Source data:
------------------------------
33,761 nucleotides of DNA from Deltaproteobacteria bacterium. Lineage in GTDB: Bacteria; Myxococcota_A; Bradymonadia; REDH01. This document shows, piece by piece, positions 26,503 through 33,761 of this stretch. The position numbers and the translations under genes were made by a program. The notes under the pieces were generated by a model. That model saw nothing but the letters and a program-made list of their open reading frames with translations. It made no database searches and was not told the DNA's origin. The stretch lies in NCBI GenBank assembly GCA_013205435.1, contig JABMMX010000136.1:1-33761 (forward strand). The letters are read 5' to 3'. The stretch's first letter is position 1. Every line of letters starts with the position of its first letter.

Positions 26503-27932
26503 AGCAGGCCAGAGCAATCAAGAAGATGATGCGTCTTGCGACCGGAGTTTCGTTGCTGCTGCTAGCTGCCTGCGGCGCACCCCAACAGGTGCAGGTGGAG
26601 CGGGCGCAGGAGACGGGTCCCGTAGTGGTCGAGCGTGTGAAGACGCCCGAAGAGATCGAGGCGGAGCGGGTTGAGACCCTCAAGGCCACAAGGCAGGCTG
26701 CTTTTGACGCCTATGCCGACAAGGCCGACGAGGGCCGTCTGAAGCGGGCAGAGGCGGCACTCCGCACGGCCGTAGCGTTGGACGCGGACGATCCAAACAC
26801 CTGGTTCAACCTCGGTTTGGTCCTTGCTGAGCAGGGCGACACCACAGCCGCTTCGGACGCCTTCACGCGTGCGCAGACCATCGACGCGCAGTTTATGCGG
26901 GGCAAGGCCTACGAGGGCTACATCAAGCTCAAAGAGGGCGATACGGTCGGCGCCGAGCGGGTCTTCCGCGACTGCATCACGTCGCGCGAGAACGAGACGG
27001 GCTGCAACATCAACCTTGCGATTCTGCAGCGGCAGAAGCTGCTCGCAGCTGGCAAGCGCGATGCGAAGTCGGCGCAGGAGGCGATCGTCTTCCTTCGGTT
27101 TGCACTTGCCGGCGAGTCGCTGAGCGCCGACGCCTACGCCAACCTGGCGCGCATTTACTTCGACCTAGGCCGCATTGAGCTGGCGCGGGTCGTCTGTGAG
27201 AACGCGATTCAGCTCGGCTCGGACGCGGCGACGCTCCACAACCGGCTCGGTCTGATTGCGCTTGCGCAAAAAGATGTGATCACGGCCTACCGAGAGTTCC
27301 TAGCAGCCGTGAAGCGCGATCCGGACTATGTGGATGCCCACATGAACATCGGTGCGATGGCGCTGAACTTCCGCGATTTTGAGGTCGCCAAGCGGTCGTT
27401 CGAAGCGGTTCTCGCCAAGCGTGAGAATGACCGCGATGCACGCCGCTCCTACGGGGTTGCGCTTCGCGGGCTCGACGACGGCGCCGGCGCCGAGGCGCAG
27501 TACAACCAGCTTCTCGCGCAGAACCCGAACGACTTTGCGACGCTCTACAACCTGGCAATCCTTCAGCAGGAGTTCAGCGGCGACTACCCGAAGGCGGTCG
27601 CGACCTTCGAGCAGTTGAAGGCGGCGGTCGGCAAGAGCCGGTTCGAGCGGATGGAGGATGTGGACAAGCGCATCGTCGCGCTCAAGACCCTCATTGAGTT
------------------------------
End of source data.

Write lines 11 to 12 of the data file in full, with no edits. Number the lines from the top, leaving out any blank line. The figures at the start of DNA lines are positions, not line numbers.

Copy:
27301 TAGCAGCCGTGAAGCGCGATCCGGACTATGTGGATGCCCACATGAACATCGGTGCGATGGCGCTGAACTTCCGCGATTTTGAGGTCGCCAAGCGGTCGTT
27401 CGAAGCGGTTCTCGCCAAGCGTGAGAATGACCGCGATGCACGCCGCTCCTACGGGGTTGCGCTTCGCGGGCTCGACGACGGCGCCGGCGCCGAGGCGCAG